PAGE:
Pentester to SOC Analyst journey

gunmrgunmr Member Posts: 16 ■■■□□□□□□□
Hello all,

A few years ago, i was preparing OSCP exam. After years I dedicated myself to becoming a SOC analyst. I was already familiar with attacking techniques but have some problems with defending and SOC environment, and started to search some resources and practicing labs about the blue team. Finally i found a job as security analyst Here is my guideline

1- Learn detection techniques (like how to detect priv esc, brute force etc.)
2- Log analysis 101
3- Malware analysis 101
4- SOC fundamentals

And which resources i used:

Ten Strategies of a World‑Class Cybersecurity - It explains how SOC works very well.
SOC Analyst training - LetsDefend is good platform for soc analyst or incident response hands-on training 
Tool list - Necessary tools during investigation
Reports - Some APT attack reports, it's good to understand what will i do in future

I hope it helps those who want to change their career from Pentester to SOC analyst / blue team member.

Comments

  • E Double UE Double U Member Posts: 2,033 ■■■■■■■■■■
    Interesting to see someone go from red to blue because I usually see more people interested in going from blue to red. What made you want to go blue team? Are you leading purple team activities within your team?
    Alphabet soup from (ISC)2, ISACA, GIAC, EC-Council, Microsoft, ITIL, Cisco, Scrum, CompTIA and more.

    2022 goal(s): CRISC, maybe CGEIT

    "You tried your best and you failed miserably. The lesson is, never try." - Homer Simpson
  • gunmrgunmr Member Posts: 16 ■■■□□□□□□□
    Interesting to see someone go from red to blue because I usually see more people interested in going from blue to red. What made you want to go blue team? Are you leading purple team activities within your team?
    I like investigating incidents more than penetrating the systems. This is my main reason.
    And also I think the blue team side is more challenging because there is no lots of resources like red time side. And its motivating me.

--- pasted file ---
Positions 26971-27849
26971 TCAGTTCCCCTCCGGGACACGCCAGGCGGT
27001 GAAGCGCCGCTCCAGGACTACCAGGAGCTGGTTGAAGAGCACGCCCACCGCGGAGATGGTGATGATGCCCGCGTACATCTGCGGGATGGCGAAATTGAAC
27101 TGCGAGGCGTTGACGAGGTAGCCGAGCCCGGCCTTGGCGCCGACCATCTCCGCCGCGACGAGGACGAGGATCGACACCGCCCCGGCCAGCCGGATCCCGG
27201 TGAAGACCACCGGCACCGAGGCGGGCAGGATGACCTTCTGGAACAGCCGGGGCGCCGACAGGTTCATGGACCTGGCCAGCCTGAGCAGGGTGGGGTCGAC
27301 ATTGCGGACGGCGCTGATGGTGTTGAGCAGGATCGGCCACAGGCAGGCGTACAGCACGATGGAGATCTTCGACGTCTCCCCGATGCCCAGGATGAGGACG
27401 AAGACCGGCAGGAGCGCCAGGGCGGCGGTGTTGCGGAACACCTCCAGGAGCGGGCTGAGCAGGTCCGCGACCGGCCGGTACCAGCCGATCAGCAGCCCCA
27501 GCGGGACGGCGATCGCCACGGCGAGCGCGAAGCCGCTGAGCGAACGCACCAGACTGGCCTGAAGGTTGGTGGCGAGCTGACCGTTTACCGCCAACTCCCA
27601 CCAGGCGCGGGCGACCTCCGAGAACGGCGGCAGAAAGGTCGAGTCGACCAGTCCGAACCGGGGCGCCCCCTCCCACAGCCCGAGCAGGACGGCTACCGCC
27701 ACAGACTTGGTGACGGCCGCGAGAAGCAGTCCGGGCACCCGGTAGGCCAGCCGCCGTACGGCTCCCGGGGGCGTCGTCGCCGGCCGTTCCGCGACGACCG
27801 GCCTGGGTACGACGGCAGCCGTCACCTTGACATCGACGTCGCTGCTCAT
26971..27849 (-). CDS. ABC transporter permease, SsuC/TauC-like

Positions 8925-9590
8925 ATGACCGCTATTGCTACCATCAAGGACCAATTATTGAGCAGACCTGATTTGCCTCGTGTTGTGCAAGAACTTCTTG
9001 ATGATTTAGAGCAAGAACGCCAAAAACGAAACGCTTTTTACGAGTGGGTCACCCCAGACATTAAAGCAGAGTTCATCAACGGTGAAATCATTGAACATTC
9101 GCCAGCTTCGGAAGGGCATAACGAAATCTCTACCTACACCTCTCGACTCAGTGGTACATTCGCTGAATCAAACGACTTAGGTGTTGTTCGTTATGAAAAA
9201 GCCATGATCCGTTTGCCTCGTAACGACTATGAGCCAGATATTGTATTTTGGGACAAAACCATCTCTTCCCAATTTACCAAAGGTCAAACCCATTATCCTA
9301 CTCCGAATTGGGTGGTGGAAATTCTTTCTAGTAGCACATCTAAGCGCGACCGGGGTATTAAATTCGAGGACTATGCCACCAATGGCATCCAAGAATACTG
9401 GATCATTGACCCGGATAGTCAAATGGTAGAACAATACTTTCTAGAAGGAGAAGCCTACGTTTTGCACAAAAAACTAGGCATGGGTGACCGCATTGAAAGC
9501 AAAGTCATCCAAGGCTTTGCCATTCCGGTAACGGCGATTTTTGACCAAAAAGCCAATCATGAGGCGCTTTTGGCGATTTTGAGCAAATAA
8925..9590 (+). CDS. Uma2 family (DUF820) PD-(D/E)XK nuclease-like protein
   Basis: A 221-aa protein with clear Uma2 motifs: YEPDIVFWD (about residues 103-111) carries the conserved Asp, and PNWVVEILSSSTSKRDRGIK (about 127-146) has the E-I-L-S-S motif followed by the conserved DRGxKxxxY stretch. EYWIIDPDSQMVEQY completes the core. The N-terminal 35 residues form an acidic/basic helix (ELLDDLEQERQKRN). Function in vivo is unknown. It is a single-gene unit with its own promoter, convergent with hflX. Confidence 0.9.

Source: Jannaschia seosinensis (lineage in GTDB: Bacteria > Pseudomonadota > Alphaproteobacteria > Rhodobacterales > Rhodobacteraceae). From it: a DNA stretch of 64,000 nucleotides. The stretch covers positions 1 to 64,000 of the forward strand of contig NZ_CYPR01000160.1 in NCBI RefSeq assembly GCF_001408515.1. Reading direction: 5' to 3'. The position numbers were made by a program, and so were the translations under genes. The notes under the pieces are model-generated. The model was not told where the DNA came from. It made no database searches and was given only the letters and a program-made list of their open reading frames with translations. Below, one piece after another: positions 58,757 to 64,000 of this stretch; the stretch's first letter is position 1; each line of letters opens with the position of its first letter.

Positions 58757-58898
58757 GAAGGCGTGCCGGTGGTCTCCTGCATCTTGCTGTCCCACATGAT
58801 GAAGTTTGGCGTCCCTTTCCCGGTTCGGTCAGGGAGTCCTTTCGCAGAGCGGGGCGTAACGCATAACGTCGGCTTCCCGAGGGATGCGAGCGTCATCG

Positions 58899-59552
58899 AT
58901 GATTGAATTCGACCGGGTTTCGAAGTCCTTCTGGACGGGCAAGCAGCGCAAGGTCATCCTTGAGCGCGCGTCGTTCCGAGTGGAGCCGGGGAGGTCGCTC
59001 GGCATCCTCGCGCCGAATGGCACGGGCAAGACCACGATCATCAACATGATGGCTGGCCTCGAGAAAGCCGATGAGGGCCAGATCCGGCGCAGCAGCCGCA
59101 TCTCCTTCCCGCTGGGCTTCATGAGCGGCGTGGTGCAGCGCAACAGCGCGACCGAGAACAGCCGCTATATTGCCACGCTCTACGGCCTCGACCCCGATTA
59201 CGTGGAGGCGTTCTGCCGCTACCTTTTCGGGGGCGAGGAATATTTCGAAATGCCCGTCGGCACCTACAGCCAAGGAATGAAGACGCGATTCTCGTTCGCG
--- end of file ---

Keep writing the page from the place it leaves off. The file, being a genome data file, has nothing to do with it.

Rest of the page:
• JDMurrayJDMurray MSIT InfoSec CISSP SSCP GSEC EnCE C|EH Cloud+ CySA+ CASP+ PenTest+ Security+ Surf City, USAAdmin Posts: 12,538 Admin
    Going Blue-to-Red is usually because Blue Team duties can be much more siloed (i.e., restricted), routine, and boring than the (seemingly) exciting and glamorous work found on IR and the Red Team, although both Blue and Red are both SecOps. (In other words, same fence/difference grass.) The only times I've heard people going Red-to-Blue is if they tried the Red side of the fence and didn't like the work or the management.


  • JDMurrayJDMurray MSIT InfoSec CISSP SSCP GSEC EnCE C|EH Cloud+ CySA+ CASP+ PenTest+ Security+ Surf City, USAAdmin Posts: 12,538 Admin
    edited January 7
    And further more:

    Most "How to Get a Job in a SOC" sources recommend that you should learn many different skill sets; so many that you could get a job in ANY SOC. This would be like a musician learning every musical instrument so s/he could get a job in ANY symphony orchestra. This isn't practical or even possible. Because each SOC is designed, operated, and managed around the organization that it protects, no two SOCs are identical, and therefore no single template for the requirements of a SOC analyst exists--or is practical to invent. And for people who have never worked as SOC analysts, you can't practice many skills required of a SOC analyst until you are actually working in a SOC.
    As a SOC manager myself, I would advise junior people looking for their first start as a SOC analyst to have lots of the following: customer service skills (i.e., Help Desk) that includes both email and telephone work, documentation writing, fluency in using Excel, hands-on experience with ticketing systems, presentation skills good both in-person and remote, a mind for problem-solving and a memory for details, and a "command presence" that will cause others to believe and follow you. (OK, that last one is optional, but very useful for moving up the ladder.) None of these skills and qualities have anything specifically to do with security, but they are the groundwork for what you will be mostly doing on your new career path of Security Operations, and you will impress the heck out of a lot of hiring managers if you do them all well.

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